Are arrays passed by value or passed by reference in GO?

I’ve the below code:

package main

import "fmt"

func main() {
	arr := []string{"hi", "bye"}
	fmt.Printf("arr: %v\n", arr)
	check(arr)
	fmt.Printf("arr: %v\n", arr)
}

func check(c []string) {
	for index, _ := range c {
		c[index] = "ok"
	}
}

That gave the following output:

arr: [hi bye]
arr: [ok ok]

Which means array got passed as reference not as value, is my understanding correct? Is there any official documentation about this?

Is there anything else other than arrays passed as reference in GO?

1 Like

Hi @hyousef,

Slice is passed by value. When you will append new value in the check function, it will not reflect in the main function.
See here: https://play.golang.org/p/cTB7C6ws7Uo

When you pass the address of the slice in check function, it will reflect in the main function.
See here: https://play.golang.org/p/x50H9C7Rw2X

Regards
Prithvi

1 Like

Explicit function parameters are always passed by value. Arrays, slices, structs, etc. are all passed by value. The way you “pass by reference” is to pass a pointer (which itself is still passed by value). You can then dereference the pointer.

Slices, though passed by value, wrap a pointer to the underlying array, so even though the function passes by value, it behaves as if it’s “by reference” because the slice is mutated through that pointer.

https://play.golang.org/p/BYvLdnGWxup

1 Like

arr as you have defined it is not an array it is a slice. An array would look like this

arr := [2]string{“hi”, “bye”}

This would mean that you could not change the size of the array arr once you have instantiated it. You could change the values but not increase or decrease the number of elements in the array. A slice allows you to increase and decrease the number of elements, copy the slice etc. A slice is a reference to an underlying array. Arrays are not used so much in Go but Slices are.

2 Likes

Hi.
In both codes the values of the original slice that passed to the function had been changed!

Golang default is pass by Value.
There is no pass by reference like in c++.

Slices when its passed it’s passed with the pointer to underlying array.

1 Like

Thanks for those who replied, with your support and some extra search based on it I found the answer:

Slices when its passed it’s passed with the pointer to underlying array, a slice value only contains a pointer to the array where the elements are actually stored. The slice value does not include its elements (unlike arrays). slice value is a header , describing a contiguous section of a backing array, when you pass a slice to a function, a copy will be made from this header, including the pointer, which will point to the same backing array. Modifying the elements of the slice implies modifying the elements of the backing array, and so all slices which share the same backing array will “observe” the change.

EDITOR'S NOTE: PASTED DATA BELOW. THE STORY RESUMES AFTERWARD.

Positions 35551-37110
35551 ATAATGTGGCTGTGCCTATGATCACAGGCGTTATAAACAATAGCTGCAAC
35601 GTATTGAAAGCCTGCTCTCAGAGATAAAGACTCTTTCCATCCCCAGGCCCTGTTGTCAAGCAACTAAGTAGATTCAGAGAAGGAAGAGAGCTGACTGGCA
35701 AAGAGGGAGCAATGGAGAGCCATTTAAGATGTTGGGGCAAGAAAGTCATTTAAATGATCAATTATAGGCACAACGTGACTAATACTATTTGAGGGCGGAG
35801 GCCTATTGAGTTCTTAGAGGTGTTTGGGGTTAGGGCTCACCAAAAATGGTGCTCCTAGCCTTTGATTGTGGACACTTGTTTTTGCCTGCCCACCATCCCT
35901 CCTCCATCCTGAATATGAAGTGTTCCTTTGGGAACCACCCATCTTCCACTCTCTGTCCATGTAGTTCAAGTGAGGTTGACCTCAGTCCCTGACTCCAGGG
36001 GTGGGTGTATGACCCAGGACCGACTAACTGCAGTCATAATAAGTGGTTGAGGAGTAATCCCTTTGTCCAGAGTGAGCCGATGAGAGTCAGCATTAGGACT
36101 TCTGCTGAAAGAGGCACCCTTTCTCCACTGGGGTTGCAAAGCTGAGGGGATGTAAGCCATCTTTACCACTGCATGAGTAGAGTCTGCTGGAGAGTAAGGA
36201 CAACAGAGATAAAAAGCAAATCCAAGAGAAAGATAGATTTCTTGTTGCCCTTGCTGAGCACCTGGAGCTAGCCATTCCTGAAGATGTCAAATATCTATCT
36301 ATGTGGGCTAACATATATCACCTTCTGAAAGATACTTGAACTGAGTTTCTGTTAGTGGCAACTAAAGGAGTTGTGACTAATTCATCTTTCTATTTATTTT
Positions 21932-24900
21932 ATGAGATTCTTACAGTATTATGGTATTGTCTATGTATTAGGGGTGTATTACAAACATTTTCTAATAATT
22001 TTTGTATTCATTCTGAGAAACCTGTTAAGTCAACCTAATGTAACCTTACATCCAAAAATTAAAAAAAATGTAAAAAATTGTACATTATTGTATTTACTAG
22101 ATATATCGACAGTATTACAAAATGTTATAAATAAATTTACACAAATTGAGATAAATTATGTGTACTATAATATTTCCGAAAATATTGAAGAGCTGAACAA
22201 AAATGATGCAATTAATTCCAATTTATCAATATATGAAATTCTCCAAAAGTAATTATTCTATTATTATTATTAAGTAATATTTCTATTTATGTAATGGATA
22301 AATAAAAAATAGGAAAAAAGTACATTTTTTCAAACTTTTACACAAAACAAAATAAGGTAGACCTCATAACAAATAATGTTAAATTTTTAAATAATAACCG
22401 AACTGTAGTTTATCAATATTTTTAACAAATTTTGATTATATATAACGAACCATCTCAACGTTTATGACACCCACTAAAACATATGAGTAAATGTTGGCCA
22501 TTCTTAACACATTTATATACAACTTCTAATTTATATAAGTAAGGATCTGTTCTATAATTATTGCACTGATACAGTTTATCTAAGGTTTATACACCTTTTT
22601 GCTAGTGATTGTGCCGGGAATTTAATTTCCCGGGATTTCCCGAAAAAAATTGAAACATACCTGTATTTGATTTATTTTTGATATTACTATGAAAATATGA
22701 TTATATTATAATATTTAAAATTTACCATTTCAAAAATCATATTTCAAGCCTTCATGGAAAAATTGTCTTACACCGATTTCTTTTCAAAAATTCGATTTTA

A slice is a small structure that points to an underlying array. The small structure is copied, but it still points to the same underlying array. the memory block containing the slice elements is passed by “reference”. The slice information triplet holding the capacity, the number of element and the pointer to the elements is passed by value.

The best way to handle slices passing to function (if the elements of the slice are manipulated into the function, and we do not want this to be reflected at the elements memory block is to copy them using copy(s, *c) as:

package main

import "fmt"

type Team []Person
type Person struct {
    Name string
    Age  int
}

func main() {
    team := Team{
        Person{"Hasan", 34}, Person{"Karam", 32},
    }
    fmt.Printf("original before clonning: %v\n", team)
    team_cloned := team.Clone()
    fmt.Printf("original after clonning: %v\n", team)
    fmt.Printf("clones slice: %v\n", team_cloned)
}

func (c *Team) Clone() Team {
    var s = make(Team, len(*c))
    copy(s, *c)
    for index, _ := range s {
        s[index].Name = "change name"
    }
    return s
}

But be careful, if this slice is containing a sub slice further copying is required, as we’ll still have the sub slice elements sharing pointing to the same memory block elements, an example is:

type Inventories []Inventory
type Inventory struct { //instead of: map[string]map[string]Pairs
    Warehouse string
    Item      string
    Batches   Lots
}
type Lots []Lot
type Lot struct {
    Date  time.Time
    Key   string
    Value float64
}

func main() {
ins := Inventory{
        Warehouse: "DMM",
        Item:      "Gloves",
        Batches: Lots{
            Lot{mustTime(time.Parse(custom, "1/7/2020")), "Jan", 50},
            Lot{mustTime(time.Parse(custom, "2/1/2020")), "Feb", 70},
        },
    }

   inv2 := CloneFrom(c Inventories)
}

func (i *Inventories) CloneFrom(c Inventories) {
    inv := new(Inventories)
    for _, v := range c {
        batches := Lots{}
        for _, b := range v.Batches {
            batches = append(batches, Lot{
                Date:  b.Date,
                Key:   b.Key,
                Value: b.Value,
            })
        }

        *inv = append(*inv, Inventory{
            Warehouse: v.Warehouse,
            Item:      v.Item,
            Batches:   batches,
        })
    }
    (*i).ReplaceBy(inv)
}

func (i *Inventories) ReplaceBy(x *Inventories) {
    *i = *x
}
1 Like

This topic was automatically closed 90 days after the last reply. New replies are no longer allowed.